With over 27 million people enjoying an average of 37 rounds of golf each year, it’s an incredibly popular sport that also comes with the risk of a specific set of injuries to the hands, wrists, elbows, and even shoulders if golfers are not careful with their form and their swing. Like any sport and physical activity that requires repetitive motion, golfers can be at risk for a range of injuries to the upper and lower extremities.
Common Golf Injuries
Whether you’re Tiger Woods, an executive entertaining clients, or a recreational player, using proper technique and warming up before taking the first swing is important to help prevent a hand or wrist injury. While golf may not seem as physically demanding a sport as basketball or soccer, it is equally important for players to warm up before every game and practice (as many as 80% of recreational golfers are estimated to spend less than a minute warming up before each round).
The most common injuries golfers of all levels face are:
Fractures – When a golf club repeatedly hits the ground, it can sometimes lead to a fracture in the hamate bone in the wrist, which causes pain in the heel of the hand.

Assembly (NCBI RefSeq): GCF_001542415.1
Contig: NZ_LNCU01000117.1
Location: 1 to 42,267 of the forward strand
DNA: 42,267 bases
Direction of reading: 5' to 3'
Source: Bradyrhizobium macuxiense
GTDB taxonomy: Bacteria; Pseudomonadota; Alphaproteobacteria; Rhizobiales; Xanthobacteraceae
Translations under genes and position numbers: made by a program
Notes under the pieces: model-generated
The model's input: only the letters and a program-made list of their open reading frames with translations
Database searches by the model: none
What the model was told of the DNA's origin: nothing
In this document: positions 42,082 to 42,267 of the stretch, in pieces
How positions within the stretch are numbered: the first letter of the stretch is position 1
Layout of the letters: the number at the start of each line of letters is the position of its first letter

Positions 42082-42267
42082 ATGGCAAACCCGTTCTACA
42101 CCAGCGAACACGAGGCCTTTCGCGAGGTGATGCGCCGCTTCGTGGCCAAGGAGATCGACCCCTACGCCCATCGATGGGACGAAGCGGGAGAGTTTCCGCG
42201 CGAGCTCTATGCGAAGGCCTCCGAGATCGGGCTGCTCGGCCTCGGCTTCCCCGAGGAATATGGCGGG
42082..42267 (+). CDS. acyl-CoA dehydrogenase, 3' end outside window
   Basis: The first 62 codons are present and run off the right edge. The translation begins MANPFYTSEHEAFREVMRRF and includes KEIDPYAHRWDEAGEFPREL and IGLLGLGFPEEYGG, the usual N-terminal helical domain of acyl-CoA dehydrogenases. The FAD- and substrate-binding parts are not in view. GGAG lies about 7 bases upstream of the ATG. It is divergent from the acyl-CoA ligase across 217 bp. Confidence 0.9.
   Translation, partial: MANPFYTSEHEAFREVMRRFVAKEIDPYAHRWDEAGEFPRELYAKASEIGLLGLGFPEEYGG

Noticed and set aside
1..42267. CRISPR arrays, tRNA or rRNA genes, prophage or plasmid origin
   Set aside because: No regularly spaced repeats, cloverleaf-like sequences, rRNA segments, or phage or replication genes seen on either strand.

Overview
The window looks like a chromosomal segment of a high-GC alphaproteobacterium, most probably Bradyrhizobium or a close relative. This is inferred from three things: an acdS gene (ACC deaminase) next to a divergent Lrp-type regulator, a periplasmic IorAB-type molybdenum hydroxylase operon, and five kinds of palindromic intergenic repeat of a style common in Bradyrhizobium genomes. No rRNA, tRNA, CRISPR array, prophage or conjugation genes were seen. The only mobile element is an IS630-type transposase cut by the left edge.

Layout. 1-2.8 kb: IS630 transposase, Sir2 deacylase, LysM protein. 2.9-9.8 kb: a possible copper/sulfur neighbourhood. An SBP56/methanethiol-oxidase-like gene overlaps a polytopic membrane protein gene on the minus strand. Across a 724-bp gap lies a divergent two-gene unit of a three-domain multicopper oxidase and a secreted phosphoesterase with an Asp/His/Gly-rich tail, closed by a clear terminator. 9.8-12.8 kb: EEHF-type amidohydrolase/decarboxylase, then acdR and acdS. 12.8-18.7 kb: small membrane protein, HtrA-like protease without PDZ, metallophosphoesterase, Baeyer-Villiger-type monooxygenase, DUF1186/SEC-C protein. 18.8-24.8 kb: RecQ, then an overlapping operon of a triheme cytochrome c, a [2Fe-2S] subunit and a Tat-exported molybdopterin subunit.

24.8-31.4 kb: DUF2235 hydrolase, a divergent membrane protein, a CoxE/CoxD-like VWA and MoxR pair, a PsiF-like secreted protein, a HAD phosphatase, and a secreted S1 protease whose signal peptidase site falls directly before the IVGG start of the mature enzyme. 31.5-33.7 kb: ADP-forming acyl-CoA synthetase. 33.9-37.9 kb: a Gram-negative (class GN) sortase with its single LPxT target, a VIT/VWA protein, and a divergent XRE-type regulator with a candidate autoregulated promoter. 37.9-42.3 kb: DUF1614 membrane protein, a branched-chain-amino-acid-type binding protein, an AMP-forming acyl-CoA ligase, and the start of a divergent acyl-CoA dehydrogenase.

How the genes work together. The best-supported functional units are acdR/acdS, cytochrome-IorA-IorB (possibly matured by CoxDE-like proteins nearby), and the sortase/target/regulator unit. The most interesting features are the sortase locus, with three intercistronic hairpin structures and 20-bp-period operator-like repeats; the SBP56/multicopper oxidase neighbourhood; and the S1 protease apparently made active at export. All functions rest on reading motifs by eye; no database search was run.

Sprains – Golf-related sprains typically occur in the wrist, and can be identified by pain and “popping” in the wrist.
Medial Epicondylitis – More commonly known as “golfer’s elbow,” medial epicondylitis causes pain in the tendon where the elbow and forearm meet.
Wrist Tendonitis – For right-handed players, the pain and stiffness associated with tendonitis will occur in the left (leading) wrist, and the right wrist for left-handed players.
Damaged Blood Vessels in the Hands – When the golf club strikes against the palm of the hand on a repeated basis, it can disrupt blood flow to the fingers, causing pain and numbness.
Tips for Preventing a Golf Injury
The most commonly used body parts in a golf swing are the shoulders, lower back, elbows, wrists, and hands. Strengthening the underlying muscles and taking a few basic precautions can help golfers avoid some of the most common injuries.
- Warm up and stretch – It might seem unnecessary and like a waste of time in the moment, but it is necessary and worth the effort in the long run. Less injuries mean more time to play!
- Start out slowly and build up hours spent on the course gradually. Just like runners training for endurance races, golfers who put in too much time too soon after long breaks or when just starting out are at risk for developing an injury.
- Strengthen the core muscles – A strong core will help with everything from balance to keeping the lower back supported and less susceptible to strain and injury.
- Pay attention to posture, and practice good technique on a regular basis.
Contact a Phoenix hand surgeon today!
For more information on minimally invasive treatment options for golfer’s elbow, and to learn more about the Endotech Endoscopic treatment system, contact the Fitzmaurice Hand Institute today at (480) 526-5106 to schedule a consultation.